How do we deal with certain biblical passages that seem to imply the pre-existence of Christ? (Deut. 18:15, 18; John 6:62; John 1:1, 14; Micah 5:2; Ps. 90:2)
The Lord your God will raise up for you a Prophet like me from your midst, from your brethren. Him you shall hear … I will raise up for them a Prophet like you from among their brethren, and will put My words in His mouth, and He shall speak to them all that I command Him. (A prophecy of Jesus spoken by Moses)
We can extract from this passage that Jesus was to be raised up and not sent down from heaven. The passage reiterates that Jesus was to be from among brethren and also that he was to be like Moses, namely flesh and blood. This passage supports the belief that Jesus’ mortal life began when he was risen up from our midst and his immortal life when he was risen up from the dead. He did not pre-exist. If Jesus were equal to God, would he be our ‘brethren?’
What then if you should see the Son of Man ascend where He was before?(The words of Jesus Christ)
A close scrutiny of John, chapter 6 from verse 50 forward, reveals that Jesus was not referring literally to Himself, but figuratively of the Divine Wisdom which He represented. Jesus was the perfect personification of this Divine Wisdom because he, in his own life, exemplified it completely. It is however, important to study this passage in context in order to obtain a clearer understanding.
Take chapter 6 verse 51 where he says “I am the living bread which came down from heaven.” Jesus is not literally claiming he is ‘living bread’ whatever that might be. He was using Himself in a symbolic sense, just as he does in verse 62, in that His life was an example for others to follow and following him or ‘eating the spiritual bread’, the world could indeed have ‘life.’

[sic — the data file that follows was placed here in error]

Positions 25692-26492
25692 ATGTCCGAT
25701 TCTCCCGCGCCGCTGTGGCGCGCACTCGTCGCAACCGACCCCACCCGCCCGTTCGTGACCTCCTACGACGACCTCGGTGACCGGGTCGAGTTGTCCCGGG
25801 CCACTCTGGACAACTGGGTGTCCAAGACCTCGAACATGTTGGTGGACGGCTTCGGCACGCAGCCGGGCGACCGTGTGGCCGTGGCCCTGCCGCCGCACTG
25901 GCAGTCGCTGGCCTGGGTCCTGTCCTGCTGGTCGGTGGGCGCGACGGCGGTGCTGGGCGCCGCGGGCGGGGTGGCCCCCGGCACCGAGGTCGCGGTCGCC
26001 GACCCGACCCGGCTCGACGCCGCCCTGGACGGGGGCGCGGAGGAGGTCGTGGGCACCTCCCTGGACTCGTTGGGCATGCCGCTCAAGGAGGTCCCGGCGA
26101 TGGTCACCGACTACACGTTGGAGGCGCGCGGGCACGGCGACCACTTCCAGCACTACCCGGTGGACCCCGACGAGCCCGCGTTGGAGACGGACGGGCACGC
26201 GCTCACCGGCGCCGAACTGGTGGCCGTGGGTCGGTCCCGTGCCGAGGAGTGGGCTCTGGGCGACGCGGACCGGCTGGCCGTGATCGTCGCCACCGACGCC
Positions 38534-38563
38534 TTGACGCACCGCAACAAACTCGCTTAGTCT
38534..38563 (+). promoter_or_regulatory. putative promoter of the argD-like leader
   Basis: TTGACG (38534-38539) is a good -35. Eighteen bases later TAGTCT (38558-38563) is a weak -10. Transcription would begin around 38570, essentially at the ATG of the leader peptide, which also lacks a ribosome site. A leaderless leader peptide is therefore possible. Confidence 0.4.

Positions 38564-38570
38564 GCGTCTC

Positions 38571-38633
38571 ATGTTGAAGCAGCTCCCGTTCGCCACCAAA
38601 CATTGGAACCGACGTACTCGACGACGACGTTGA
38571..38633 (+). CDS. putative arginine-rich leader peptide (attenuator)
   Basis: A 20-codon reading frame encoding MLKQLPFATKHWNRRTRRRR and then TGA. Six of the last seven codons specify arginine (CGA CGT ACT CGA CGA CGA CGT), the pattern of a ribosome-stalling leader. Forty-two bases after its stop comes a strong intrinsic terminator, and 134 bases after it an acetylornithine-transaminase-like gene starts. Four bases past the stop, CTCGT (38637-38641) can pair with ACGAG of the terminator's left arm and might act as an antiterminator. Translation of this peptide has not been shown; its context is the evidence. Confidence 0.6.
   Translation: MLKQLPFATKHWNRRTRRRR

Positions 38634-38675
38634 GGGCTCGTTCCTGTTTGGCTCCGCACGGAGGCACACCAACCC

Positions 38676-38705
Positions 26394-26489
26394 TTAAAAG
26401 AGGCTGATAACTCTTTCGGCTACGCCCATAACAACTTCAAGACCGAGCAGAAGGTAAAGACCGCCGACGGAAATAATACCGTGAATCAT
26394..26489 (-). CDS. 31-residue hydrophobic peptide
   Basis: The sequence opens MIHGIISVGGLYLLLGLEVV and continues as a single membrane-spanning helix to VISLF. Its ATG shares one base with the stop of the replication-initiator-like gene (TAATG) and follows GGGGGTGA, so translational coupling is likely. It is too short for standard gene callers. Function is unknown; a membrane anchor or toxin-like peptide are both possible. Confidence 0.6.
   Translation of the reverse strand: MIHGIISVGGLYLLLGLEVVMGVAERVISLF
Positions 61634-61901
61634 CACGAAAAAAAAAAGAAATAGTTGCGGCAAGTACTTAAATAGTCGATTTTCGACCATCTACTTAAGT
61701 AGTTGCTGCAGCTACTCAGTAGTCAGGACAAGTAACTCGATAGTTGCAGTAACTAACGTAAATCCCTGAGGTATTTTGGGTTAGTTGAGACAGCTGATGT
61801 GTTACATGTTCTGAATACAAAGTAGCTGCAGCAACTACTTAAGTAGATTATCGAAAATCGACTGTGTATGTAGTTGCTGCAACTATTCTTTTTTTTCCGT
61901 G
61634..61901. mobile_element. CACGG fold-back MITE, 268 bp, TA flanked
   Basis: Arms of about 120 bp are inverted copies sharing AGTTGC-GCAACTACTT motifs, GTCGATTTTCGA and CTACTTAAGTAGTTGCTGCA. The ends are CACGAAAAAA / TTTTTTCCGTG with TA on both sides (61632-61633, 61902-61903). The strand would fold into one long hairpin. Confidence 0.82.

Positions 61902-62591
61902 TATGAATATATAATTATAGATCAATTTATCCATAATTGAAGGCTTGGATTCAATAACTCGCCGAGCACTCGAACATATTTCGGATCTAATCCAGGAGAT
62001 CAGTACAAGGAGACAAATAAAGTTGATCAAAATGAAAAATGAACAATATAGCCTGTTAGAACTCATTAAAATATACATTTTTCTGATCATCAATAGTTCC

His disciples do not understand what He is saying and object – but Christ continues with a more profound statement in verse 53 “Unless you eat the flesh of the Son of Man and drink His blood, you have no life in you.” Jesus was not promoting cannibalism. Jesus says as much himself in line 63 where He says that “the flesh profits nothing.” He was in fact speaking of Himself symbolically as a personification of the wisdom or knowledge of God.
Now, we can look again at 6:62. What he is in fact asking, in the spirit of verse 53, is “What if the whole system of Divine knowledge should withdraw from you and return to God from whence it came?” Jesus was not however, talking of his physical return to heaven, because he had not physically come from heaven, because he did not preexist.
But you, Bethlehem Ephrathah, Though you are little among the thousands of Judah, Yet out of you shall come forth to Me The One to be Ruler in Israel, Whose goings forth are from of old, From everlasting. (A prophecy of Jesus)
Remember, when reading this passage, especially the last line, that we are reading a translation from the original Hebrew. The last line is not saying that Jesus is going to go forth from everlasting – but that His lineage goes far back into the past. This is a point of prophecy: that He should be of the seed of David.
A look at other translations makes the meaning clearer. The New English Bible translates it, “One whose roots are far back in the past, in days gone by.” The Moffatt Bible translates it, “One whose origin is of old, of long descent.”
Before the mountains were brought forth, Or ever You had formed the earth and the world, Even from everlasting to everlasting, You are God. (A prayer of Moses)
This is a clear description of the work of God Almighty, as the Great Creator, with no mention of Jesus Christ. The Bible speaks often of God as the Creator of the heavens and earth and this is no exception. (Isa 40:26-28; 42:5; Jer 10:10, 12; Neh 9:6).